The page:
Homily Solemnity of Mary, Mother of God January 1, 2019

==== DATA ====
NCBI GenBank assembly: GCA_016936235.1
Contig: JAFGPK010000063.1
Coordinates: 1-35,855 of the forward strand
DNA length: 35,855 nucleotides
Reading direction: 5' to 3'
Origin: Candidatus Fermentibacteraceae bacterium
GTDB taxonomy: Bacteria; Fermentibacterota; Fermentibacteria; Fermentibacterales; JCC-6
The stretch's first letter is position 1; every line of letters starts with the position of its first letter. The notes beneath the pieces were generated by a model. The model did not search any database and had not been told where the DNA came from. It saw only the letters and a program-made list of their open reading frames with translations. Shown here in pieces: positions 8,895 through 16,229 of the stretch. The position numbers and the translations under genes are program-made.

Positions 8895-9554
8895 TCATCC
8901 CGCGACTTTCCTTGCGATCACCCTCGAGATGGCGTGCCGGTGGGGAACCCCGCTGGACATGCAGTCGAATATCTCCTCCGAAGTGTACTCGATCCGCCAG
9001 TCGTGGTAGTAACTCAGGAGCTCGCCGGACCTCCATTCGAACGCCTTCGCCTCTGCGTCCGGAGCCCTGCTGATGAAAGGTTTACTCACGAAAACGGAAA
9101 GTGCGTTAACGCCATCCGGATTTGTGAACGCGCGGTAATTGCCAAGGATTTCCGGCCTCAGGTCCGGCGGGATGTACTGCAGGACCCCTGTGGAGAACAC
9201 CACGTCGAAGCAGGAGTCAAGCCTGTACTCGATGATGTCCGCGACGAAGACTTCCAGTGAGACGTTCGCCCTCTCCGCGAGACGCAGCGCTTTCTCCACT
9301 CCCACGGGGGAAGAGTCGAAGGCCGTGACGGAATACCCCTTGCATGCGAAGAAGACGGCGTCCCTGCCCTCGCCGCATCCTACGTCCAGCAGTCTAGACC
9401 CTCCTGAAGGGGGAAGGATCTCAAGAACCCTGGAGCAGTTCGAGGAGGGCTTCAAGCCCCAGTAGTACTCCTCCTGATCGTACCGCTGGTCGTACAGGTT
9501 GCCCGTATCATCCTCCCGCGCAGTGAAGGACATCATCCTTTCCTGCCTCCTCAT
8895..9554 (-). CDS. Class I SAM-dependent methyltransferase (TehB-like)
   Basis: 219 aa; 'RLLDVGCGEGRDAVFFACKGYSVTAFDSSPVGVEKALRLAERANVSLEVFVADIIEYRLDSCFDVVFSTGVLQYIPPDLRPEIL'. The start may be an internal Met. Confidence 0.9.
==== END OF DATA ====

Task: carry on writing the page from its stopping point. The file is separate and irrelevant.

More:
The image of Blessed Mary that comes to us from these pages of Scripture is the image of a person of great calm and wisdom, one who takes the time to reflect upon all that is going on around her. Mary didn’t live in the fast-paced world that surrounds us on all sides today. We not only may drive 90 MPH at times (I’m sure you don’t do that!), but there’s also the real possibility of living at 90 MPH too. Just think about preparing for Christmas in whatever ways we prepared for Jesus’ birth; buying food, shopping for gifts, work, trying to fit a visit into our ramped-up schedules. Heaven forbid the funeral of a loved one should happen around Christmas-time. It’s good to stay busy, but it’s also good, if not better, to be calm and reflective like Mary. Mary, the Mother of God, is a feast that was drawn from the early Church Council of Ephesus in the year 431. The title Mother of God was a title that needed to be emphasized, and determined by the Church Fathers to be infallible, meaning divinely revealed. The reason for the emphasis being that some purported Christians were labeling Mary the mother of Jesus, and not the Mother of God. The mother of Jesus title emphasizes the humanity of Christ while not recognizing his divine nature. The Mother of God title points to both Jesus’ human and divine nature, being the truth of who he is. So, the title Mother of God was a title given to Mary in the 5th century, not because of her own actions, but because of who her Son is. All things Mary point to Jesus, and the whole truth of who her Son is, and not a partial truth. That’s the quick theology behind the title Mother of God. But from a spiritual angle, an angle that serves us in our religious lives, Mary as Mother of God is a title that exudes the image of calm and wisdom. The image of taking the time to be reflective concerning all the things that were being spoken about her Son. Granted, Mary was in a stable and had just given birth, and probably didn’t feel like getting up and doing some jumping jacks, or walking south to Egypt. She was resting in the manger, which is what mothers try to do after giving birth. So, she wasn’t going anywhere soon. But Mary as Mother of the Most High was not forced into the calm and wisdom we see on display in this holy scene. She wasn’t forced into reflecting on all that was said about her Son. They were choices Mary made in the moment. And the Mary, Mother of God title is the most proper title that is consistent with the visitation of the shepherds. Because the shepherds made known the message that had been told them about this child. The message, spoken by an angel from heaven, passed on to Mary by the shepherds that said, “For today in the city of David a savior has been born for you who is Christ and Lord.” Christ meaning Messiah, Lord meaning God. The title Mother of God is the most proper title for Mary. It fits perfectly into this scene of Jesus’ birth, revealing his human and divine natures. Mother of God is a title to rejoice in. But, we also rejoice in something that speaks to us; that in the midst of some amazing events, Mary remained calm, possessing the great virtue of wisdom, taking time to reflect upon the events of her life. This is how we too get in touch with the Lord, draw close to him, and remain his handmaid, in likeness of the Mother of God.